As the United States and Iran confront each other and grow steadily towards a potential military incident, it is worth asking the question: Why? The answer seems pretty obvious: Israel. True, if Iran becomes a nuclear military power many other nations in the Persian Gulf region, and in the world, may have something to fear, even dread. However, it is hard to believe that the US would be going to such extreme military and diplomatic lengths to confront Iran for anyone’s sake but Israel. This emerging situation demonstrates how completely the US supports and serves the interests of Israel. And so, it is also worth asking the question:
Is the US’s complete support for Israel in the best interest of the US?
The short answer is: No, it can’t possibly be. The US maintains the largest and most complex set of allied relationships of any nation on the planet. Its relationship with Israel is, however, unique in both the quantity and quality of support. Since the June, 1967 Middle Eastern War, there have been very few instances, none actually come to mind, where the US has put the interest of itself, or of any other ally, ahead of that of Israel. The costs to the US in terms of money and financial risk, diplomatic capital, and American resources, casualties and deaths spent in the US War-on-Terror have been extraordinary. The benefits accruing to the US in return are miniscule.
US financial aid to Israel
US monetary aid to Israel has been ongoing since 1949. This aid has been in the form of direct grants for military purchases and civilian uses, loans and loan guarantees, and direct transfer of emergency military supplies. Outstanding loan balances have been routinely forgiven to the point that Israel may never have been required to pay back a US loan . US loan guarantees have had the effect of allowing the Israeli government to borrow at subsidized rates by shifting the financial risk to the United States government. Through 2011, the United States has given Israel approximately $112B (not inflation adjusted) , and an additional $14.3B in military debt reduction, economic recovery, housing and Soviet Jew resettlement loan guarantees . Currently the US is granting Israel approximately $3B per year in various forms of assistance . The US has had to borrow funds to make these payments to Israel, so that the true cost to US taxpayers is considerably higher . During the past decade, Jewish Americans have been transferring approximately $1.2B per year to Israel through US tax exempt charities , another form of subsidy by all US taxpayers. Considering all of these factors, in today’s dollars, the cumulative US monetary support for Israel has been in excess of $200B.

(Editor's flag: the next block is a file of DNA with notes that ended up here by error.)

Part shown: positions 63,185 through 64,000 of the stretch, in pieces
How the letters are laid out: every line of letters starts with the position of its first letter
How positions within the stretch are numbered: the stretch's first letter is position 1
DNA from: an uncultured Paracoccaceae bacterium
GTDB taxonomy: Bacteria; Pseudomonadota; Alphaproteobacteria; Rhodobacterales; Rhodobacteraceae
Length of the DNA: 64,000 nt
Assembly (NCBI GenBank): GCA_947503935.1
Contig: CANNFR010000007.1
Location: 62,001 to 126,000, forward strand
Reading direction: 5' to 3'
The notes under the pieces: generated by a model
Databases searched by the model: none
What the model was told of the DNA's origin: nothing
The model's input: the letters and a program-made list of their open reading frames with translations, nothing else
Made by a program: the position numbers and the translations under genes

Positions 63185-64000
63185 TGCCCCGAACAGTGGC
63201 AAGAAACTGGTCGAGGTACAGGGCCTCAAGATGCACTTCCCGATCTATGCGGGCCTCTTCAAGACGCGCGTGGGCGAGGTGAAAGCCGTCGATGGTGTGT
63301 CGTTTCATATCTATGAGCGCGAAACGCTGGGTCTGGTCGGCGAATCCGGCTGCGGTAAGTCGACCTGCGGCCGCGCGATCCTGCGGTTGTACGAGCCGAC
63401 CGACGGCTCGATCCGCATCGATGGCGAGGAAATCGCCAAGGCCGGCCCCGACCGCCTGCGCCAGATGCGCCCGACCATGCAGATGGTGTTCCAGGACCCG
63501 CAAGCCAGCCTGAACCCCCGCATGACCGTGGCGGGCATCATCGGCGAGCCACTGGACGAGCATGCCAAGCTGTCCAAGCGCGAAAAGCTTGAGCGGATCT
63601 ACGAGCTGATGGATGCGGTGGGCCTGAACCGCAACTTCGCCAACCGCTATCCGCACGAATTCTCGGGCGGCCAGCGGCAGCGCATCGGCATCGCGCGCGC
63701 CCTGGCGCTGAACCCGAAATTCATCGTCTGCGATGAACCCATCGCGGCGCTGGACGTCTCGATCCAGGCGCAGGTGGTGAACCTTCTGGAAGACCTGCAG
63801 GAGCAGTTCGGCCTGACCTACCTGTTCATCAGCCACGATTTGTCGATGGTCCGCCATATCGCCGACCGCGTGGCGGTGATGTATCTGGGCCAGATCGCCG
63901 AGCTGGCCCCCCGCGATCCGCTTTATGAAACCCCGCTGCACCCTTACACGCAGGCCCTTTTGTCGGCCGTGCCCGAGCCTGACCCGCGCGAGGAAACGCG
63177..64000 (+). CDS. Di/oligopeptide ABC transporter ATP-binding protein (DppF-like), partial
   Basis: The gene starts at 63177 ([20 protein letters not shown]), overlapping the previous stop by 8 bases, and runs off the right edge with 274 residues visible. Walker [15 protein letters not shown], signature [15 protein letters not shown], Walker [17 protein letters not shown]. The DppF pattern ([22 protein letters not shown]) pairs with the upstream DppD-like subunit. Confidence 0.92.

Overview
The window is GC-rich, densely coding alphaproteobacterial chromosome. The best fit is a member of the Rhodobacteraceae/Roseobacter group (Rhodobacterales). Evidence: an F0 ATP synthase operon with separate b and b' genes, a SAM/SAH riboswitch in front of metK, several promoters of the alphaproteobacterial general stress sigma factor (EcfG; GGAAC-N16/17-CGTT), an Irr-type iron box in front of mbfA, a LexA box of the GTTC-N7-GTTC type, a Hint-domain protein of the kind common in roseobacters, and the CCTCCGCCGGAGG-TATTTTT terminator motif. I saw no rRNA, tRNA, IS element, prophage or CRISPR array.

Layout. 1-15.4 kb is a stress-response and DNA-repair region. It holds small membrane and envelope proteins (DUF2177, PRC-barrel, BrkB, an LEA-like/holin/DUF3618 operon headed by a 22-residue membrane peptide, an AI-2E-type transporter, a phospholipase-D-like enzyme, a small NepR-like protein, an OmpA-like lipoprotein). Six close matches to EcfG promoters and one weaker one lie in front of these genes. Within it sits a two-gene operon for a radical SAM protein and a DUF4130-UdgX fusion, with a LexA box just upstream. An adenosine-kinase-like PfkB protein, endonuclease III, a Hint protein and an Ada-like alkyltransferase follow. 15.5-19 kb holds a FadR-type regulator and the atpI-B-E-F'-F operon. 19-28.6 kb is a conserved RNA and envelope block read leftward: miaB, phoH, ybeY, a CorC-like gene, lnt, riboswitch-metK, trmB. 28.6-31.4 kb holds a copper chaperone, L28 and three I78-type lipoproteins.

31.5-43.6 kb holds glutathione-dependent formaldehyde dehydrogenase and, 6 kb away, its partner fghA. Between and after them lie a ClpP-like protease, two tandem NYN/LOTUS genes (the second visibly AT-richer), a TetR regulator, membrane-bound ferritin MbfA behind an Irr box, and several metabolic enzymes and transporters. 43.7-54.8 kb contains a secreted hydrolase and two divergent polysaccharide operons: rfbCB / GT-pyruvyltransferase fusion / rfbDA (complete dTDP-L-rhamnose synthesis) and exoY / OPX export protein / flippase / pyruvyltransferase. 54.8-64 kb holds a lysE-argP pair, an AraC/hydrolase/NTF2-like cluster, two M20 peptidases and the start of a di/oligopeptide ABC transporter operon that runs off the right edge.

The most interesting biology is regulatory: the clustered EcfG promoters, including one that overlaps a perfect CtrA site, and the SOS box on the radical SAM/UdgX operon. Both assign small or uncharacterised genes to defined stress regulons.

These extraordinary sums of aid have been provided to a nation of approximately 7.7 million (today) . Each year the US is transferring more than $4B of aid to a nation who’s per capita GDP was $30,000 (2010) and ranked 26th in the world . No other recipient of substantial US aid ranks above 100 in GDP per capita. Pakistan, a nation of 178 million people whose GDP per capita ranked 136th (2010) , has received approximately $32B (not inflation adjusted) in US grant aid since 1948 , $20B of which has been granted since 2002 . Long-time US ally Jordan has approximately the same population (6.2 million) as its neighbor Israel. Jordon, whose GDP per capita ranked 108th (2010) , has received approximately $12B (not inflation adjusted) in US grant aid since 1951 .
US diplomatic aid to Israel
No other ally of the US has needed, nor received, as much diplomatic support as has Israel. Every other international relationship that the US has involves a calculus about Israel. The US always considers: Does this other nation or international organization also support Israel? If not, or if not sufficiently, then the US expends a significant amount of its diplomatic clout and energy trading its own interests away in order to buy support for, or diminished opposition to, Israel. The US frequently allows Israeli interests to distort its other foreign relationships.
The US-Russia-Iran relationship is a good example. The US is trying to constrain Iran from developing nuclear weapons, an existential interest of Israel’s. In order to try to secure more cooperation from Russia to constrain Iran’s nuclear projects, the US gave up its planned anti-ballistic missile installations in Poland. Here the US put the interests of Israel above its NATO and East European allies and made a desperate and ineffective bargain with Russia.